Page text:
When villagers began to notice toe-curling screams coming from the bottom of a 60-foot well, they knew something was drastically wrong. And as a local man dared to peer over the edge down towards the water, what he saw was enough to strike fear into anyone’s heart.
The incident occurred in a tiny village in Junnar, which lies in the state of Maharashtra in western India. It was a normal July day, just like any other, when the howling began.
When the local resident went to investigate the noises, he found that a hopeless creature had become stranded at the bottom of the well. Immediately, he called the forestry department, which then contacted the Manikdoh Leopard Rescue Center run by animal charity Wildlife SOS.
A three-member team from the center rushed to the scene, assisted by six forestry department officials. And upon investigating the well, they soon discovered that the loud cries were actually coming from a young leopard, barely managing to stay afloat at its bottom.
With the help of a group of villagers, then, the team began to devise a plan on just how to rescue the trapped wild cat. In the meantime, someone threw down a huge bunch of branches, which the leopard climbed onto in a bid to stop herself from drowning.
And although it’s still uncertain how the leopard came to be trapped in the well, Ramesh Kharmale from the forestry department pointed to “the lack of proper net covers” as part of the problem. “A large number of wells in rural Maharashtra villages remain exposed, thereby increasing the risk of wild animals getting trapped in them,” he explained, according to The Indian Express.
With time running out for the panicked leopard, the team lowered a crate into the well in the hope that she would voluntarily climb into it. But, with her predator’s instincts very much intact, the receptacle seemed only to enrage the beautiful beast further – and she swiped at it with her razor-sharp claws.
So apparently shaken and bewildered by the alien object was the leopard, in fact, that she continued to attack it – only to fall from the safety of her branches in the process. But after managing to pull herself out of the water once more, the leopard finally decided to check out the crate, holding onto it with one of her front paws.
And after a few moments of seeming uncertainty, the leopard finally seemed to realize that entering the strange object provided her best shot at survival. She gingerly climbed into the cage and so was set free from balancing precariously on the sticks.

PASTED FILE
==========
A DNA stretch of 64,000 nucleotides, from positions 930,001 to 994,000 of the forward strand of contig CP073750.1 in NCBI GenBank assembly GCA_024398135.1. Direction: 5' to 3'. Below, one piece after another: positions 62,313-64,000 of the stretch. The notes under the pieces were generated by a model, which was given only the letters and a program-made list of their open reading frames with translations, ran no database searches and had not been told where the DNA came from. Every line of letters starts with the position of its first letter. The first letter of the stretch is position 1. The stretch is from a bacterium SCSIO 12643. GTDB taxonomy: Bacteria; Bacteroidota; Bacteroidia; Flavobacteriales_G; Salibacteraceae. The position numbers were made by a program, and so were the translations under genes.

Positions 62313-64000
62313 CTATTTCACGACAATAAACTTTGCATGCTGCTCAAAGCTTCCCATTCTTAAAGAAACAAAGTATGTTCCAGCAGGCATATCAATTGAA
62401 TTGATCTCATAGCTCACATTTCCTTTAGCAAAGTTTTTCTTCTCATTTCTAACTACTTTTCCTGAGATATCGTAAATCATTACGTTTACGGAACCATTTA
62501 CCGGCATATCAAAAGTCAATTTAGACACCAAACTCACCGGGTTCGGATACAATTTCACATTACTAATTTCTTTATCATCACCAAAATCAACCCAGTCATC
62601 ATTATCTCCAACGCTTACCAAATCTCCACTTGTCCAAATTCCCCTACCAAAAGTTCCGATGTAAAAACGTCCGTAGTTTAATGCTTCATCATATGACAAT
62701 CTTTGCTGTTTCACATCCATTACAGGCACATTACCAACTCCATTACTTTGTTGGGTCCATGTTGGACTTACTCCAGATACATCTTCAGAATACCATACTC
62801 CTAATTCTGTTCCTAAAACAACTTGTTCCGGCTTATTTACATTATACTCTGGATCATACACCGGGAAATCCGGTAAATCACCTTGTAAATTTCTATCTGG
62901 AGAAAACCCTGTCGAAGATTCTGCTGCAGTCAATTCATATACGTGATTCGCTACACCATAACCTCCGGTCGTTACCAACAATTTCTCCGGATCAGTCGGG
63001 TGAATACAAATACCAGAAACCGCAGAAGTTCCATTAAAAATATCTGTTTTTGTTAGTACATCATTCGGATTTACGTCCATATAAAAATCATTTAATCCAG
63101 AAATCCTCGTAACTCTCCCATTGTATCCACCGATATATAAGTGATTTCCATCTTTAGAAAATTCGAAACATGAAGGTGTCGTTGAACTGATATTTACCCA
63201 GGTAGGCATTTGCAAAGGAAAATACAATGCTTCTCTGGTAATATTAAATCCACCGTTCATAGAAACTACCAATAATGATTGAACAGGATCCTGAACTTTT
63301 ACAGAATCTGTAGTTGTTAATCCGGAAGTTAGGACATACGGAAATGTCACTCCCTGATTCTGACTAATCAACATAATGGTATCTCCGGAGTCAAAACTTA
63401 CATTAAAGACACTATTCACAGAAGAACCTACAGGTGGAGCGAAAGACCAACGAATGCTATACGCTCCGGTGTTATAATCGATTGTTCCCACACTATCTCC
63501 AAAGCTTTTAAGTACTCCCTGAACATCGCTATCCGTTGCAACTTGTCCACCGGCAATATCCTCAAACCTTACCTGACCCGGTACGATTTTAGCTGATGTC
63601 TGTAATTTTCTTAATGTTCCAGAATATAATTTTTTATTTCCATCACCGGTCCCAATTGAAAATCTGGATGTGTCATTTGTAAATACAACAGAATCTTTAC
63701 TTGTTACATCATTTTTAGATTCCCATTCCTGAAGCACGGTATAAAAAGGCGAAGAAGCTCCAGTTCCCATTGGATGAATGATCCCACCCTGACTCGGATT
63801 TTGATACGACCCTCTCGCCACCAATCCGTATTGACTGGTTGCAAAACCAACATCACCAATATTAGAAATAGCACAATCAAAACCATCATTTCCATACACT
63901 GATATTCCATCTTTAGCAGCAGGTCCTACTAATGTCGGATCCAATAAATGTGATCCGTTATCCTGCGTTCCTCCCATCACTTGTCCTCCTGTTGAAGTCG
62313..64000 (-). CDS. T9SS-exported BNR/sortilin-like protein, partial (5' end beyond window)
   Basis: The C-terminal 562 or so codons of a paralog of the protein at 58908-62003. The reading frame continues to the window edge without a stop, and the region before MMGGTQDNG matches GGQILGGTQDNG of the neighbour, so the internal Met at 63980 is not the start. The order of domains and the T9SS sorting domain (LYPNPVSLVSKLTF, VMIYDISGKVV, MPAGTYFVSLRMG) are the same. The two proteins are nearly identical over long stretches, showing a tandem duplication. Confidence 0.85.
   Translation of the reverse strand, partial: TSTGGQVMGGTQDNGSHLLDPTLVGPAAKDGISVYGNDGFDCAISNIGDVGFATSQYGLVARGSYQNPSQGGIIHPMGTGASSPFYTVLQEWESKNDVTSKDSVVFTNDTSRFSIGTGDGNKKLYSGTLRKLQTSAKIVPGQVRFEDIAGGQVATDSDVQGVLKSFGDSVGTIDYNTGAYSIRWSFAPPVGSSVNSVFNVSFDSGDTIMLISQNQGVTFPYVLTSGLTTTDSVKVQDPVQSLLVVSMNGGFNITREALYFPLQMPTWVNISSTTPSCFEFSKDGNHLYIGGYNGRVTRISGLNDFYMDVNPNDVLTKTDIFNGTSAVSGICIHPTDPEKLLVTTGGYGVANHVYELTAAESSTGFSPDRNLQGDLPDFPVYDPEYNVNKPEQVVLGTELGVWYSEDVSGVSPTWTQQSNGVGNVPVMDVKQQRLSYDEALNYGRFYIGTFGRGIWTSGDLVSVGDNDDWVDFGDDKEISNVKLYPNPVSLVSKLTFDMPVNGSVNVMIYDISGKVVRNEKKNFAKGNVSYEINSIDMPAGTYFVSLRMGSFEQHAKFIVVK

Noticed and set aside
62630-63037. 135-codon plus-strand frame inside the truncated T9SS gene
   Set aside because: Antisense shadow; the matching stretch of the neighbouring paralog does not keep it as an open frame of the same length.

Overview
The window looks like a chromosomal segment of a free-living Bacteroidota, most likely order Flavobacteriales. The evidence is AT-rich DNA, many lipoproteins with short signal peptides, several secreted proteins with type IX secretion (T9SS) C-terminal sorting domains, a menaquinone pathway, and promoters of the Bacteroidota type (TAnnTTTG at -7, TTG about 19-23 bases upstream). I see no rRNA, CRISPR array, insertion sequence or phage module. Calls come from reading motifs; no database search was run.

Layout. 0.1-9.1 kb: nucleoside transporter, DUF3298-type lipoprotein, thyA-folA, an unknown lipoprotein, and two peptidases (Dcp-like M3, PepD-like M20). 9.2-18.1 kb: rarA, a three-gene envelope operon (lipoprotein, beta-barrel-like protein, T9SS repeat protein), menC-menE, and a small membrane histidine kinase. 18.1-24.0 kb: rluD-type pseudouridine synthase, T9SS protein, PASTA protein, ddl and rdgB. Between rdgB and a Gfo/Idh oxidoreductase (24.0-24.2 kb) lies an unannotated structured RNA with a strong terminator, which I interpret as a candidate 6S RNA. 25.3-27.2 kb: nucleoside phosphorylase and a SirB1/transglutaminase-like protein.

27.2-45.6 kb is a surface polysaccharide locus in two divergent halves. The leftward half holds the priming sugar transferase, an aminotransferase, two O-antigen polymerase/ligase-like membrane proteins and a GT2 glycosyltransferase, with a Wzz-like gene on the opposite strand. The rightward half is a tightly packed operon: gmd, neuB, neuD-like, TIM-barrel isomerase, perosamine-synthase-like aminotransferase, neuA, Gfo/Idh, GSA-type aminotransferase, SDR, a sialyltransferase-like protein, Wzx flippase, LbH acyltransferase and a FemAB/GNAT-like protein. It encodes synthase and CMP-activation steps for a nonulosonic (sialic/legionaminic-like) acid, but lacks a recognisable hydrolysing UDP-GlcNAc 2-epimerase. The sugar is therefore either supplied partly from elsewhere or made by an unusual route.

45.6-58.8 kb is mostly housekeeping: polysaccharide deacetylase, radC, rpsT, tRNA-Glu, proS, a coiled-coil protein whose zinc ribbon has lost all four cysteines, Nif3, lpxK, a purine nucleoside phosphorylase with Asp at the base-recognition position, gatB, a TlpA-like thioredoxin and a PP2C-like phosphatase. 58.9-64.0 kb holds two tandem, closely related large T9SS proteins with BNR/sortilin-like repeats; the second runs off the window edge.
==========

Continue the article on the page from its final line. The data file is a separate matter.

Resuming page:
The rescue team, helmed by vet Dr. Ajay Deshmukh, were then able to hoist the animal back to dry land. They gave the confused leopard a full once-over to determine her condition before, eventually, sending her back into the wild.
Speaking after the dramatic three-hour rescue, Dr. Deshmukh said that the leopard had been in a “state of panic.” However, The Indian Express quotes him as adding, “After conducting a thorough physical examination, we concluded that it was healthy and fit for release.”
There are around 12,000 to 14,000 leopards living in India, with 900 or so estimated to be in the Maharashtra area. However, their population currently faces a number of threats. Perhaps most worryingly, their biggest of those threats is from poaching.
Leopard skins and body parts are often sold illegally throughout not only India, but China and Nepal, too. On top of this, India’s agricultural development and enormous human population mean that the natural predators often have to compete with people for space and resources.
It may come as no surprise, then, that it’s not the first time that a leopard has become trapped in a well. Indeed, the Wildlife SOS website chronicles other tales of dramatic wild cat rescues of the same nature.
In fact, one such story also took place in Junnar. A five-year-old female had been looking at her reflection in a well when she misplaced her footing and was sent plummeting into the water.
The poor animal was stranded there overnight – until a local farmer discovered her perched on a tiny, arid outcrop. He immediately alerted the forest department, which were, again, able to pull the leopard to safety.
Explaining on its website why this seems to be such a common problem in the area, Wildlife SOS wrote, “A rapidly growing population, coupled with the unchecked expansion of farmlands in the region has severely compromised not just the jungle territory of the leopards of Junnar, but also their water sources.”
It continued, “It’s not uncommon to find the big cats wandering out of the jungles and into the neighboring villages in search of water sources.” Given their plight, then, it’s hard to blame them.
Wildlife SOS co-founder Kartick Satyanarayan added, “Leopards are often spotted in this area. There are several sugarcane fields that provide a safe cover to these animals, who are struggling to find a foothold in the vanishing forests due to unwarranted invasion of their natural habitat.”
The animal charity often shares videos of its rescues on social media, highlighting its work and the plight of the creatures it helps. Thanks to its dedication, then, Wildlife SOS is helping to save India’s indigenous wildlife population from an uncertain fate.